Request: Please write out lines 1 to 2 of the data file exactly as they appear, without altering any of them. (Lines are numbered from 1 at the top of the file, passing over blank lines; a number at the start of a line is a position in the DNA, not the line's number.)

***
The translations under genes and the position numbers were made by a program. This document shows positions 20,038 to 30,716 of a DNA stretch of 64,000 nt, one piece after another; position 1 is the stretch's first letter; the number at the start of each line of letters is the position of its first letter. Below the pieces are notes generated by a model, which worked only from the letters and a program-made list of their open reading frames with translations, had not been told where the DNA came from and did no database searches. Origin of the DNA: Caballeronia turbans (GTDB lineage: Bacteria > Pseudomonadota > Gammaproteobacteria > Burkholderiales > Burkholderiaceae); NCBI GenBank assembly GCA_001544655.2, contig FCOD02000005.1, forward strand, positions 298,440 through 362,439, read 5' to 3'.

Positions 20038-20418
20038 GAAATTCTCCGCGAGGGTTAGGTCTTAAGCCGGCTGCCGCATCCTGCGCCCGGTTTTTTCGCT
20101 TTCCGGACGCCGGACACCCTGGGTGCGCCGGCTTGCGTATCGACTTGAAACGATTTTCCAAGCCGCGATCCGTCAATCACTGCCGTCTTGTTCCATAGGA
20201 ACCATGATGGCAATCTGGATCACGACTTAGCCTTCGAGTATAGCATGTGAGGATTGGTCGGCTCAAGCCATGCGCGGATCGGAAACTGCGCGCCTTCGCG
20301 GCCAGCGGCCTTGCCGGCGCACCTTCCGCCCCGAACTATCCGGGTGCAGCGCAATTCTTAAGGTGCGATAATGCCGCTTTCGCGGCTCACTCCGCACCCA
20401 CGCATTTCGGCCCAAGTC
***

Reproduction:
The translations under genes and the position numbers were made by a program. This document shows positions 20,038 to 30,716 of a DNA stretch of 64,000 nt, one piece after another; position 1 is the stretch's first letter; the number at the start of each line of letters is the position of its first letter. Below the pieces are notes generated by a model, which worked only from the letters and a program-made list of their open reading frames with translations, had not been told where the DNA came from and did no database searches. Origin of the DNA: Caballeronia turbans (GTDB lineage: Bacteria > Pseudomonadota > Gammaproteobacteria > Burkholderiales > Burkholderiaceae); NCBI GenBank assembly GCA_001544655.2, contig FCOD02000005.1, forward strand, positions 298,440 through 362,439, read 5' to 3'.

Positions 20038-20418